China turns on world’s first fourth-generation reactor

China fourth-generation reactor
The 200MW high-temperature gas-cooled reactor is at the Shidao Bay Nuclear Power Plant, pictured, but its use of helium as a coolant means it doesn’t need to be located near water (Photograph courtesy of CNNC)

The world’s first commercial, fourth-generation reactor has entered service at the Shidao Bay Nuclear Power Plant in northeast China.

The 200MW high-temperature gas-cooled reactor (HTGC), under development since 2005, went online on Wednesday after a week-long continuous operation test.

China National Nuclear Corporation (CNNC) developed the plant with Tsinghua University and state-owned utility China Huaneng Group.

As well as the HTGC, the plant will host two 1,500MW pressurised water reactors. These are AP1000 designs, developed by China’s State Nuclear Power Corporation in association with nuclear engineer Westinghouse.

CNNC said the HTGC unit was marked by its high safety, efficient power generation, and low environmental impact.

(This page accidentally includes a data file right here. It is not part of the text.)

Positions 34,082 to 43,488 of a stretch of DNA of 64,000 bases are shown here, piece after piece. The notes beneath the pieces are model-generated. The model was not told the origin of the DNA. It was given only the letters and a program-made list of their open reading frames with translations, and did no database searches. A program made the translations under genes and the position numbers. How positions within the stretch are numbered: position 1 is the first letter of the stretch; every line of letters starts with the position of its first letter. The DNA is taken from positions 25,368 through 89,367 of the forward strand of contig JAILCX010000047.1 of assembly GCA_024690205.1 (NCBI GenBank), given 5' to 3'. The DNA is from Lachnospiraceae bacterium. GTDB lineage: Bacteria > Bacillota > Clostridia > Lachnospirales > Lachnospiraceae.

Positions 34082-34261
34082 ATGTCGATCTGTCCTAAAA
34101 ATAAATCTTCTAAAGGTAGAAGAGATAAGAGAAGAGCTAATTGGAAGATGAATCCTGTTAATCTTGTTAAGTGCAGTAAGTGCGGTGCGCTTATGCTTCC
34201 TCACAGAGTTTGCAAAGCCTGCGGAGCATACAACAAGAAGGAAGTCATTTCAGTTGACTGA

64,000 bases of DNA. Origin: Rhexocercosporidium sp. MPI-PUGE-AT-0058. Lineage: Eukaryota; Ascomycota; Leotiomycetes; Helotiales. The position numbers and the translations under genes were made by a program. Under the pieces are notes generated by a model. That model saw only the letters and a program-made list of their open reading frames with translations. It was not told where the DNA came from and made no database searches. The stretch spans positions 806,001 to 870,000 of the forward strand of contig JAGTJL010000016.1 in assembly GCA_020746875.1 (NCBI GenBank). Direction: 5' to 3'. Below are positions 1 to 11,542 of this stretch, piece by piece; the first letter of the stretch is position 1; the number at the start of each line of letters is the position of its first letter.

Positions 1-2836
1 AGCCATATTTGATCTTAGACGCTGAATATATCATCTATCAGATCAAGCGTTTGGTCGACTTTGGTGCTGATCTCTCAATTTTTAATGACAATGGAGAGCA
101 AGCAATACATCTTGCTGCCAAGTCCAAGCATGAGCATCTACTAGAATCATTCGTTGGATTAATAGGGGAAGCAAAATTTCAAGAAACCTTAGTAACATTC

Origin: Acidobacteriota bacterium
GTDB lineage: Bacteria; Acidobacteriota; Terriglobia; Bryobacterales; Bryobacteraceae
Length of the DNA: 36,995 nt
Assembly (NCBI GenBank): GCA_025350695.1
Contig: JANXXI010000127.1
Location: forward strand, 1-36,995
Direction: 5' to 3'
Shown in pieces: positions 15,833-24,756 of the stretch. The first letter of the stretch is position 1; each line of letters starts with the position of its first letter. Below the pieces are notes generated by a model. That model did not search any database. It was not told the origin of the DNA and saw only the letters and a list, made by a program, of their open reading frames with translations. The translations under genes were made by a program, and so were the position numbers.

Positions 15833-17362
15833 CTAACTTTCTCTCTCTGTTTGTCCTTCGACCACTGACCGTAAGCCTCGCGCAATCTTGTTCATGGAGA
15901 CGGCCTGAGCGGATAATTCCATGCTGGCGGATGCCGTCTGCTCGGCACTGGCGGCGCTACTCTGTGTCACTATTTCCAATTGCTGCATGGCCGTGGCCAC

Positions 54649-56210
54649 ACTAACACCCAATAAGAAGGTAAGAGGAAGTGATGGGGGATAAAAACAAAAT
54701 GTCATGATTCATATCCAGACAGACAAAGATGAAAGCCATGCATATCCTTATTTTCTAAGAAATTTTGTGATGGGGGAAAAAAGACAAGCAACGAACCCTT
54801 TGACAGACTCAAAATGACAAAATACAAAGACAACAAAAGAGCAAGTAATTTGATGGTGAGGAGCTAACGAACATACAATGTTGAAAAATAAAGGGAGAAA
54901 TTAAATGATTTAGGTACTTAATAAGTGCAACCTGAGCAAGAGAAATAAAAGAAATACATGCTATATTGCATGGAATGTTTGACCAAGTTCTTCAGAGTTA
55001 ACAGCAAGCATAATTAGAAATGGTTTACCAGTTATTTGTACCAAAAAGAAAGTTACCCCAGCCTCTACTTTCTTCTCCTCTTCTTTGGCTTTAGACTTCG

Two features of the so-called HTR-PM reactor could help it play a major role in China’s transition to low-carbon energy.

The first is its modular design, which should lower cost and construction risk. The second is its use of helium gas as a coolant, which means it doesn’t need to be located near water.

If the unit performs well, it may be rolled out across China as a replacement for the country’s many coal-fired power stations.

Tsinghua University’s Institute of Nuclear and New Energy Technology will monitor the unit to find ways of commercialising its design.

China aims to produce 10% of its electricity from nuclear by 2035 and 18% by 2060 but, as of September this year, it had not met its 2020 target to install 58GW of nuclear capacity.

Newspaper The South China Morning Post notes that other Chinese fourth-generation plants may soon be on their way.

In Fujian province, CNNC’s Xiapu sodium-cooled fast reactor pilot project is also under construction, and is expected to be connected to the grid by 2025.

Unlike the HTGRs, sodium-cooled fast reactors can recycle depleted uranium, allowing the fuel to be reused again.

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